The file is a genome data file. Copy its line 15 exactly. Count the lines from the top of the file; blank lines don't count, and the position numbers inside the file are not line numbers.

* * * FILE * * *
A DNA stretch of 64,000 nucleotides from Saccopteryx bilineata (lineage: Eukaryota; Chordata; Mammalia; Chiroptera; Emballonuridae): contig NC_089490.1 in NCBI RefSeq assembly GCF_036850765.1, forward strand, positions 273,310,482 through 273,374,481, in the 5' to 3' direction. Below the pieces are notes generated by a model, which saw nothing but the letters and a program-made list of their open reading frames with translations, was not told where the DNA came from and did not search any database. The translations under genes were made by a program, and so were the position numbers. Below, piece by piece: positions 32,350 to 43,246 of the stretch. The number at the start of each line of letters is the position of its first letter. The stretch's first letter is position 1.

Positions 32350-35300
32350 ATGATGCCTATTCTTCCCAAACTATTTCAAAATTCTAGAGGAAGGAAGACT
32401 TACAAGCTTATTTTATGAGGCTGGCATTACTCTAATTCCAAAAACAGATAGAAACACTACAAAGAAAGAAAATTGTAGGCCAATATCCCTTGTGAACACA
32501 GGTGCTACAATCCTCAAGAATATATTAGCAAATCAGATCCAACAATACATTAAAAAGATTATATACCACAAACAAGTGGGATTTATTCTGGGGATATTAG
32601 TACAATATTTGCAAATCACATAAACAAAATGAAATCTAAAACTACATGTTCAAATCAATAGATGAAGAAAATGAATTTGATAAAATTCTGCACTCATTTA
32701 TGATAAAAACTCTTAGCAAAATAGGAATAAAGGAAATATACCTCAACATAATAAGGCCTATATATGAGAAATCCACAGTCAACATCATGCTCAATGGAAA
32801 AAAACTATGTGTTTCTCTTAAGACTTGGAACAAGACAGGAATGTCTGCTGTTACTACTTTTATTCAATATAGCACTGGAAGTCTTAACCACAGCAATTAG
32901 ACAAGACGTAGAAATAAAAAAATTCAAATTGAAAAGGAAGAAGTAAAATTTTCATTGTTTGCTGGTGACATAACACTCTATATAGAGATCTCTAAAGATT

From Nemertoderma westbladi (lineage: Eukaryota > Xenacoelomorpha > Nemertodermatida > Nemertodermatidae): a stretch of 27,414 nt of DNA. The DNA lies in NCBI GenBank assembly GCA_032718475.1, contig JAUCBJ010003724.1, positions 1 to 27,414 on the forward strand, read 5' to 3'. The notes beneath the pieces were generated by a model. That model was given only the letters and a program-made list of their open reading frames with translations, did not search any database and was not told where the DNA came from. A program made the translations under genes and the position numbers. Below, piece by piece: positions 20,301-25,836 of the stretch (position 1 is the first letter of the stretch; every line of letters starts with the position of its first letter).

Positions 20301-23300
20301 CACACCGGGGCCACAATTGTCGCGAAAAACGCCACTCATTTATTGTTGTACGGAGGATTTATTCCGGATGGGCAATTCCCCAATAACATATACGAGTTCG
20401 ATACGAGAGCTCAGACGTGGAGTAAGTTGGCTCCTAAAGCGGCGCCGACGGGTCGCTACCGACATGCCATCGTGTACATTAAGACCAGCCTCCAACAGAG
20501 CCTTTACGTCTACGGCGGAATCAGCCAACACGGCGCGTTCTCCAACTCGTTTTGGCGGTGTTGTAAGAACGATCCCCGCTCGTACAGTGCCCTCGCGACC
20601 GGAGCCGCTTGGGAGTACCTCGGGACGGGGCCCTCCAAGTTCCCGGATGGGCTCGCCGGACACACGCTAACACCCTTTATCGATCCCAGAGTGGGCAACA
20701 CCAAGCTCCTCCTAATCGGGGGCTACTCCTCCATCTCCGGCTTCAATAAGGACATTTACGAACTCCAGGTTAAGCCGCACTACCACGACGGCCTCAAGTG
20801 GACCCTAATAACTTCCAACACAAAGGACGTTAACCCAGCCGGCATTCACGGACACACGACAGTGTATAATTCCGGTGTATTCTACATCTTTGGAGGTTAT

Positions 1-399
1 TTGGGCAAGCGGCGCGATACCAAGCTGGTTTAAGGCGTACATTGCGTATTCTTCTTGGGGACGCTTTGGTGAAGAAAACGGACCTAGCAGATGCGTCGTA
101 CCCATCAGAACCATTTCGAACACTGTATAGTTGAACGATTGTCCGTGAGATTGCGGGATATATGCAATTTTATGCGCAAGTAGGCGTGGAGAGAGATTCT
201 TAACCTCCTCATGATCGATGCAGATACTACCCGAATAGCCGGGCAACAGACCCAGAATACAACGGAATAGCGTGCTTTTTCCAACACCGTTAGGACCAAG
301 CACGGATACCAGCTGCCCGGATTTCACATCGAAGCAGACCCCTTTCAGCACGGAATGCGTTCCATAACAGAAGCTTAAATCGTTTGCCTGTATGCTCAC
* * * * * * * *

20601 GGAGCCGCTTGGGAGTACCTCGGGACGGGGCCCTCCAAGTTCCCGGATGGGCTCGCCGGACACACGCTAACACCCTTTATCGATCCCAGAGTGGGCAACA